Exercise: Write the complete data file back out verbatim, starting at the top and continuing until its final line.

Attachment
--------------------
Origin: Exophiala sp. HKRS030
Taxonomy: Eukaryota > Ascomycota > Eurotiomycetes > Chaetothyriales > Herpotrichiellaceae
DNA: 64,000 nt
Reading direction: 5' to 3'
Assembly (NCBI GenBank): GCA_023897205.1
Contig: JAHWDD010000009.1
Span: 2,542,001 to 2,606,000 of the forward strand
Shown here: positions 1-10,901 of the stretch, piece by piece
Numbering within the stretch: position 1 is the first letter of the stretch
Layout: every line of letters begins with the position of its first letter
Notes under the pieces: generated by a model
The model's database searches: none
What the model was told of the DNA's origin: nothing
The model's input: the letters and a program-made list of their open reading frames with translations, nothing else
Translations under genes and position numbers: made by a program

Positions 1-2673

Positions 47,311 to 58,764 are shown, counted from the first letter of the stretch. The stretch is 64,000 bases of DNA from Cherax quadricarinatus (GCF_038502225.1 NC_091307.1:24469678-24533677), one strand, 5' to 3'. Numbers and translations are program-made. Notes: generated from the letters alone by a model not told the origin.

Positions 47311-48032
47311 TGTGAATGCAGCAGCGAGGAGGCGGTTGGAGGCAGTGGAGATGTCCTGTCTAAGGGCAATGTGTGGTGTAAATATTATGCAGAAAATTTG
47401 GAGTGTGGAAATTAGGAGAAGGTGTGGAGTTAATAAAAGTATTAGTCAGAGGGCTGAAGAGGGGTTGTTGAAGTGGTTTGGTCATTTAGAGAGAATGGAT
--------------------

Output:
Origin: Exophiala sp. HKRS030
Taxonomy: Eukaryota > Ascomycota > Eurotiomycetes > Chaetothyriales > Herpotrichiellaceae
DNA: 64,000 nt
Reading direction: 5' to 3'
Assembly (NCBI GenBank): GCA_023897205.1
Contig: JAHWDD010000009.1
Span: 2,542,001 to 2,606,000 of the forward strand
Shown here: positions 1-10,901 of the stretch, piece by piece
Numbering within the stretch: position 1 is the first letter of the stretch
Layout: every line of letters begins with the position of its first letter
Notes under the pieces: generated by a model
The model's database searches: none
What the model was told of the DNA's origin: nothing
The model's input: the letters and a program-made list of their open reading frames with translations, nothing else
Translations under genes and position numbers: made by a program

Positions 1-2673

Positions 47,311 to 58,764 are shown, counted from the first letter of the stretch. The stretch is 64,000 bases of DNA from Cherax quadricarinatus (GCF_038502225.1 NC_091307.1:24469678-24533677), one strand, 5' to 3'. Numbers and translations are program-made. Notes: generated from the letters alone by a model not told the origin.

Positions 47311-48032
47311 TGTGAATGCAGCAGCGAGGAGGCGGTTGGAGGCAGTGGAGATGTCCTGTCTAAGGGCAATGTGTGGTGTAAATATTATGCAGAAAATTTG
47401 GAGTGTGGAAATTAGGAGAAGGTGTGGAGTTAATAAAAGTATTAGTCAGAGGGCTGAAGAGGGGTTGTTGAAGTGGTTTGGTCATTTAGAGAGAATGGAT